It's agreed with her boss that this is important work for the council and she should dedicate herself to the project to try, where possible, get the mums back with their children, and give two years and appropriate funding to make it work. This will involve trips to Australia and lots of tears but Margaret up for the challenge. But on her first visit to Australia it's obvious the country is not happy with the bad publicity she drags off the carousel at Adelaide Airport and soon on her own. But some Aussies do want her to succeed, help coming from an unexpected source, that of obnoxious South Australian Len (David Wenham), he, too, a mum short, sent deep into the Gibson Desert with other many other kids to be forced labor at a Catholic Monastery, and with nowhere to run.
The question now is just how many people are willing to be matched up with their mums in England and just how many are there in Australia, the numbers climbing by the day, this scheme clearly been going on for a very long time with both the British and Australian government fully involved.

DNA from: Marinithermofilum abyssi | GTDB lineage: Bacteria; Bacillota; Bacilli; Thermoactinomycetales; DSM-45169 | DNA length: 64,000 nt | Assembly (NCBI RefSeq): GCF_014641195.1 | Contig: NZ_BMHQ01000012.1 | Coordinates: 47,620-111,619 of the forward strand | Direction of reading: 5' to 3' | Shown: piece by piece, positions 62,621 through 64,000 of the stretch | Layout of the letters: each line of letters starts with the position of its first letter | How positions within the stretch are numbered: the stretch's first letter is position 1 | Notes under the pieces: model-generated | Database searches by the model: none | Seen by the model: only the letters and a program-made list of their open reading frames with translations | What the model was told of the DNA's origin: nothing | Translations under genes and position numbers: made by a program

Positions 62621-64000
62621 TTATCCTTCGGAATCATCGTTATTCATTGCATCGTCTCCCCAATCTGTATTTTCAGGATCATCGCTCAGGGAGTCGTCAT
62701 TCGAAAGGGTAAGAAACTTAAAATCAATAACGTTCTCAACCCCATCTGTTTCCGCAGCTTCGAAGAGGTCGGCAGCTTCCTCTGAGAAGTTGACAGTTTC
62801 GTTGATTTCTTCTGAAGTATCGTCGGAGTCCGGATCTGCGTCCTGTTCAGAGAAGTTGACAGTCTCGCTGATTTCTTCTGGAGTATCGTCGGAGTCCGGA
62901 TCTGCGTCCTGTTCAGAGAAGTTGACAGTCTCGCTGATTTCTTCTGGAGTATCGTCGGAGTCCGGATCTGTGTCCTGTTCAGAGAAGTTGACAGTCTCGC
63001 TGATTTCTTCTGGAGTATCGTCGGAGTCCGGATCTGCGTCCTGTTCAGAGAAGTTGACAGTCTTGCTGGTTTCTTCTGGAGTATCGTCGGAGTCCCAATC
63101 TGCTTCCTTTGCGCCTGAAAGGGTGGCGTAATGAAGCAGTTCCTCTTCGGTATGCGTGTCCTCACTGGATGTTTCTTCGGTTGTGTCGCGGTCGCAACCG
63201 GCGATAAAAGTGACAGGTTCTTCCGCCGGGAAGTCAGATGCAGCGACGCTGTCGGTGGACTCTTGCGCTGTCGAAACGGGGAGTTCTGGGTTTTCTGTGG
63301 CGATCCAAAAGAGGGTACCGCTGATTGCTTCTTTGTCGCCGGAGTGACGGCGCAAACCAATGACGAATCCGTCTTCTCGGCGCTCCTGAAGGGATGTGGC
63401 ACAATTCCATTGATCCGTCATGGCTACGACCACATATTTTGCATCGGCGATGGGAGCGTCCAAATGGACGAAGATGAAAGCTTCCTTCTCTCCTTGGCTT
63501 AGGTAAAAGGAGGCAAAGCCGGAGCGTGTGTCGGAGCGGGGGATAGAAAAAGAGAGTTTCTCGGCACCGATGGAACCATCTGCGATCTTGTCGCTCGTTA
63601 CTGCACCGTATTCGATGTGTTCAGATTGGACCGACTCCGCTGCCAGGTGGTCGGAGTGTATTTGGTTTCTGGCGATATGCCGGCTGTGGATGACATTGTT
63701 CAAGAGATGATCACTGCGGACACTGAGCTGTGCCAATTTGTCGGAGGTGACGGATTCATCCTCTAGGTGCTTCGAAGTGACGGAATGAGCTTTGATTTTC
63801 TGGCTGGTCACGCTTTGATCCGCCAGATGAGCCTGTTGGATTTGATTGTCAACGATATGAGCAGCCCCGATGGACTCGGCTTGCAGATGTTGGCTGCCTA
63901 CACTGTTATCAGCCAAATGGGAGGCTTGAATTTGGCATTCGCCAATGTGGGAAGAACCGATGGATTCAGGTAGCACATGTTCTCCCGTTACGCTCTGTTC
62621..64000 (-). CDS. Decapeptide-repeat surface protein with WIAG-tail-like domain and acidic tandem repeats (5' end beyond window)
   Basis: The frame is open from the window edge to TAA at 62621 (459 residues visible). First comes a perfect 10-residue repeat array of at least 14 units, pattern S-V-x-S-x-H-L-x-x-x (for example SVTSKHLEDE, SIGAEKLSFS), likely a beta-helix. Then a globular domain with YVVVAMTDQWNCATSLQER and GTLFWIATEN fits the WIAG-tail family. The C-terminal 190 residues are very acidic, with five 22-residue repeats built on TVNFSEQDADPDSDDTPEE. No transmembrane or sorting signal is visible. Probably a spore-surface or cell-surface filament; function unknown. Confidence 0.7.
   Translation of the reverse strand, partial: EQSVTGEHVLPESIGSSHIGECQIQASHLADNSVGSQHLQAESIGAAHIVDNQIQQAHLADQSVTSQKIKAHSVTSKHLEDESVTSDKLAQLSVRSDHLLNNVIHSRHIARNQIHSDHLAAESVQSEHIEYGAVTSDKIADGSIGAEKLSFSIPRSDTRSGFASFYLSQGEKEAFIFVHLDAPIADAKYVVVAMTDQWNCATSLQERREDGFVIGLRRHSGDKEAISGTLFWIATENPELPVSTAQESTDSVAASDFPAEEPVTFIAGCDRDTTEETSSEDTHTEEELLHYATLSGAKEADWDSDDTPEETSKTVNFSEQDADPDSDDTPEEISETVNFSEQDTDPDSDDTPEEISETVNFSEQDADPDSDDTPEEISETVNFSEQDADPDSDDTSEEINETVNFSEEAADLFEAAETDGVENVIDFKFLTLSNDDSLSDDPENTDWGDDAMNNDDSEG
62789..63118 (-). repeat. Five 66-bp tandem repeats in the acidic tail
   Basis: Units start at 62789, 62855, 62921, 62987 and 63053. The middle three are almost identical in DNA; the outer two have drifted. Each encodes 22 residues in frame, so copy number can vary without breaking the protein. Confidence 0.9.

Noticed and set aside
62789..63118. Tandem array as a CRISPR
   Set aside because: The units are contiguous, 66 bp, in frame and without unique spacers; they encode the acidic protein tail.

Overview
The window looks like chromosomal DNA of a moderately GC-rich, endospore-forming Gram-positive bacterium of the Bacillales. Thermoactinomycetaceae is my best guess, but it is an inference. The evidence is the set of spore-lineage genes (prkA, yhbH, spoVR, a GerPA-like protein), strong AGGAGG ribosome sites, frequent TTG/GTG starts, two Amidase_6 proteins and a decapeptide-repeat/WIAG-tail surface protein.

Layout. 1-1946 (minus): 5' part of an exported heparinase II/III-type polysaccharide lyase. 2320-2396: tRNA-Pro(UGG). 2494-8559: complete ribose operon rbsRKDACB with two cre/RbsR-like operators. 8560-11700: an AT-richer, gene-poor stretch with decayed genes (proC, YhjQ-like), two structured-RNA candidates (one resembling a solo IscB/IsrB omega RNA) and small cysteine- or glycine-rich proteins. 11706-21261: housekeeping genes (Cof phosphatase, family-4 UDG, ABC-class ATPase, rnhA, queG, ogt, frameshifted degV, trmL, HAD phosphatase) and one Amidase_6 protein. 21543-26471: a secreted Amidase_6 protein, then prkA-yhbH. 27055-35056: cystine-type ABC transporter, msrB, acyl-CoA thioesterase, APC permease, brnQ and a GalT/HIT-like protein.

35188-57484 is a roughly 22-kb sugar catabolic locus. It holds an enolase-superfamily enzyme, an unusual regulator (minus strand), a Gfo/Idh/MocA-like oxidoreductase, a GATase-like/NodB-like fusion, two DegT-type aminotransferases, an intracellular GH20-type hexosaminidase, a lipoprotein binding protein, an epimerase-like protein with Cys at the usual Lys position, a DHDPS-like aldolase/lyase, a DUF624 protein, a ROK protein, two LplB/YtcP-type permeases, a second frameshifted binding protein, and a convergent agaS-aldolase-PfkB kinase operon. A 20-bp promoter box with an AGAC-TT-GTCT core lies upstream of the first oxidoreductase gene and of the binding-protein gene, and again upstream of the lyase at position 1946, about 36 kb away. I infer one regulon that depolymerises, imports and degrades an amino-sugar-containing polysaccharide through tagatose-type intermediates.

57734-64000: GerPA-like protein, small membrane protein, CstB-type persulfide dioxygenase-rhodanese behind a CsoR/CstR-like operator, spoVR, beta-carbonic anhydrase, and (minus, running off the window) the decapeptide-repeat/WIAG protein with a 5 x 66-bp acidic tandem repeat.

Well it's not bad but no more than that, probably why you haven't heard of it. For director Jim Loach's $4,500,000 budget it looks authentic enough although it stands completely on Watson's performance and becomes that and little more. As with most of these 'based on a true story' heart string pullers the real people involved are no where near as cute as the actors who play them and that takes away slightly here. Would the beautiful Emily Watson be a social worker in Nottingham? No. If you're going to do an authentic film on such an emotive subject then maybe a softer cast was required so the subject and not the actors become the point of interest. I understand that Hugo Weaving and Emily Watson were cast as that brings in the required funding in the English/Australia film partnership but it just needed less twee acting and someone more authoritative and sassy in Watsons lead role, say a Kathy Bates or Judy Dench. And some of the scenes in the film are not tat accurate, like when Margaret points out her discovery to her Nottingham council line manager and she decides to give her two years on the job with full funding and no questions asked. I suspect the social workers reading this would chuckle at that amicable cooperation.